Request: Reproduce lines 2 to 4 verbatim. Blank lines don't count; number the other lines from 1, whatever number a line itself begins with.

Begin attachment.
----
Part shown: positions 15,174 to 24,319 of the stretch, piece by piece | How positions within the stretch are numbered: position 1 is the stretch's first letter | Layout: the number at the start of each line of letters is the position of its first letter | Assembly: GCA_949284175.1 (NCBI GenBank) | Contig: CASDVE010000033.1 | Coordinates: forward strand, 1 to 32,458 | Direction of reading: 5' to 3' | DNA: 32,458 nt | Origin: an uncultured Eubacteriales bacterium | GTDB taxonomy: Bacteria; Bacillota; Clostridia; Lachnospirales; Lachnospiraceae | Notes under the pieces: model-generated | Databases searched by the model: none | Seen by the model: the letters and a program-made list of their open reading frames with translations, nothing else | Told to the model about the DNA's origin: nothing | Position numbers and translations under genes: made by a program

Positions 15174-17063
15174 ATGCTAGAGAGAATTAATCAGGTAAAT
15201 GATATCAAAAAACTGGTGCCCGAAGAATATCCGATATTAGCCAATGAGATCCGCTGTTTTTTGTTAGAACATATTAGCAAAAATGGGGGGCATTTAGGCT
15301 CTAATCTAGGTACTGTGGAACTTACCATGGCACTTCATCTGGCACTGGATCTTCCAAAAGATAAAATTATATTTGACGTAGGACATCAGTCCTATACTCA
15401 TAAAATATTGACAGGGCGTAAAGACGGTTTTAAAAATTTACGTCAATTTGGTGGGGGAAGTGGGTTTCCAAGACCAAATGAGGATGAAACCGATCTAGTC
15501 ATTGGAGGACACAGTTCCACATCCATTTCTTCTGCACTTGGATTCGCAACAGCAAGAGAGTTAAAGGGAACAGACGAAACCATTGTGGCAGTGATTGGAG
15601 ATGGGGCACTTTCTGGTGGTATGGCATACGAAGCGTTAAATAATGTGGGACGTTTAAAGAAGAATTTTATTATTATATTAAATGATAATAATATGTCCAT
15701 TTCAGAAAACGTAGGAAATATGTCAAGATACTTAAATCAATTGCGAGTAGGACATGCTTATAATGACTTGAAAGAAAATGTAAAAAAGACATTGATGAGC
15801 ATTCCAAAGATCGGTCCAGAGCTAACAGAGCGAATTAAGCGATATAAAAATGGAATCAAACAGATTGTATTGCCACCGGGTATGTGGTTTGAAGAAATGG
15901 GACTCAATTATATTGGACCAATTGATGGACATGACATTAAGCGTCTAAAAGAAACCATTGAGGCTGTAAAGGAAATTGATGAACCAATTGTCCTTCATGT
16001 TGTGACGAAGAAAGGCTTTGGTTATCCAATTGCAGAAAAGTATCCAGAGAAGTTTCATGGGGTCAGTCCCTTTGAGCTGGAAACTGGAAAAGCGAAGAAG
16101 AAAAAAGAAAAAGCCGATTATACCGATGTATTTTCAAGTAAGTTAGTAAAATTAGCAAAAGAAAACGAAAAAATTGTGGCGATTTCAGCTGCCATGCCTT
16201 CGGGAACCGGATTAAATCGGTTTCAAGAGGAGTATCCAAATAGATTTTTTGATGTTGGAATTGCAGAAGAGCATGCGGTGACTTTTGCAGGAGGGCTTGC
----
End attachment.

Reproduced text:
Positions 15174-17063
15174 ATGCTAGAGAGAATTAATCAGGTAAAT
15201 GATATCAAAAAACTGGTGCCCGAAGAATATCCGATATTAGCCAATGAGATCCGCTGTTTTTTGTTAGAACATATTAGCAAAAATGGGGGGCATTTAGGCT